How to Become a Crypto Community Manager

A complete guide to landing your first role.

Katya Shokopenko

October 11, 2018

The community manager is vital to the success of any crypto project. From concept to ICO and beyond, this person must harmonize the entire network of investors, speculators, developers, and users. While the core team builds the platform and protocol, they manage the various expectations of the community. As a community manager, you perform a range of key tasks and empower the growth strategy of your blockchain company.

Fortunately, there's a low barrier to entry for this position. No technical skills are required, just an enthusiasm for cryptocurrency and great people skills. Effectively, you’ll be getting paid to learn about crypto and help others do the same. The best community managers are process-oriented and comfortable working on numerous projects with varying communities and expectations.

Thinking about becoming a crypto community manager?

These four steps will help you understand what’s required and position yourself as a quality hire to your favorite crypto project

  1. Read about crypto community management
  2. Determine what makes a good crypto community
  3. Create a list of your favorite crypto communities
  4. Find a job in crypto

1. Read Up on Crypto Community Management

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A crypto community manager is knowledgeable. Much of your time will be spent answering member questions, but you’ll also need to talk strategy with admins and partners. To be effective, you’ll need a basic understanding of blockchain, the project, and the larger crypto space.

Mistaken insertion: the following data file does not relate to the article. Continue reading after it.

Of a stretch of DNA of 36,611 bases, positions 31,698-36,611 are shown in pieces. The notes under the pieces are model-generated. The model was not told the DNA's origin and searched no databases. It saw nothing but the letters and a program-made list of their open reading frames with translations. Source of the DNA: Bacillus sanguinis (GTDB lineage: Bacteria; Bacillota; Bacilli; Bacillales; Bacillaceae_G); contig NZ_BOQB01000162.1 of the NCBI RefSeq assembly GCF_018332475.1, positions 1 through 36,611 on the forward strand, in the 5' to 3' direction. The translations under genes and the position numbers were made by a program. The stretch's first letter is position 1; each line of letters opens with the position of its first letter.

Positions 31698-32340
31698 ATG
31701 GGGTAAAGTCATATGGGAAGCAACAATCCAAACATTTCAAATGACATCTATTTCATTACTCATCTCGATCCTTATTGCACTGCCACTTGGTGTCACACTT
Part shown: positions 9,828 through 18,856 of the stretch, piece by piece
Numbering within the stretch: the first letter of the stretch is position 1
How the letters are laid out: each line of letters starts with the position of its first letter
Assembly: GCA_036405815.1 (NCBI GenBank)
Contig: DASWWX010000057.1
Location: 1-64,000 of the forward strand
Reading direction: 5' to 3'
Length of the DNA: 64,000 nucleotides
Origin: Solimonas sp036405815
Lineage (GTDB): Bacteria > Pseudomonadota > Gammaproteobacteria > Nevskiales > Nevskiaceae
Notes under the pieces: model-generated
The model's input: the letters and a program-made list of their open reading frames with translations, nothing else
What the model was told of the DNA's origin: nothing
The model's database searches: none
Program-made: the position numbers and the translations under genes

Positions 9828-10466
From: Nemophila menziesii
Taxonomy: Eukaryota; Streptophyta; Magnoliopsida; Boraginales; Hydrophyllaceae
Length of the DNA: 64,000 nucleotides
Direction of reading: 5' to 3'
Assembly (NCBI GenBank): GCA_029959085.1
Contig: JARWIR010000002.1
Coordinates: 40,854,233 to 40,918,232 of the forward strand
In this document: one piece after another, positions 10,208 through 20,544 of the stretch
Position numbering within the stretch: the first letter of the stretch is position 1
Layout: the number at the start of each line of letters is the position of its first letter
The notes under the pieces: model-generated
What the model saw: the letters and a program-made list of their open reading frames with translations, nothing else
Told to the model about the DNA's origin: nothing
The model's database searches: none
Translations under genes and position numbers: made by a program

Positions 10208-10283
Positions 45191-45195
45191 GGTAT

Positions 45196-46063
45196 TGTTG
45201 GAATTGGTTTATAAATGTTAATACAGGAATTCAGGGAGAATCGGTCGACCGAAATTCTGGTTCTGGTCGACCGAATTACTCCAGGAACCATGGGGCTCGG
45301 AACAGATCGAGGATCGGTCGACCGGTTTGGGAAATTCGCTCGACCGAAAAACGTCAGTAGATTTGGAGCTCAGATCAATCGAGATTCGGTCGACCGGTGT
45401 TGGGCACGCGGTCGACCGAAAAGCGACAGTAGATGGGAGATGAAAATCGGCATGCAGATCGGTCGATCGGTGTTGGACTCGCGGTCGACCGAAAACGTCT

Think of yourself as both a conversation starter and a help desk for the group. The best crypto communities allow their members to learn and communicate seamlessly. As a community manager, your role is to initiate and moderate a meaningful dialogue between members. The more accurate and prompt your interactions, the more valuable you’ll be and the more growth you’ll enable.

Where is your community online? What are the best ways to engage new members? How do you measure community growth? If you can’t answer these questions, start learning now. A crypto project won’t expect you to know everything before you’re hired, but they do expect you to be attentive and motivated.

For a comprehensive overview of what’s required, read The 7 Pillars of Crypto Community Management.

2. Determine What Makes a Great Crypto Community

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There is no one-size-fits-all crypto community. Your goal is to create a space that fosters growth by nurturing the curiosity of all members. As your community takes shape, you must be willing to adapt your engagement strategy to find what works.

“Growing any grassroots community is always a bit of ‘throwing paint at the wall and seeing what sticks’,” said Kyle Armour of Hashgraph. Expect to follow best practices for community management and be ready to experiment in order to optimize engagement and growth.

As your community grows, the needs of your members will evolve. The questions they ask, the content you share – this will start to change. However, the community manager is responsible for maintaining a quality experience always. Regardless of the development stage, you’re always expected to:

  • Weed out toxicity from trolls
  • Identify and block spammers and scammers
  • Answer questions about your tech, roadmap, and ICO
  • Moderate discussions
  • Share content and delete useless/repeat content
  • Manage your ambassadors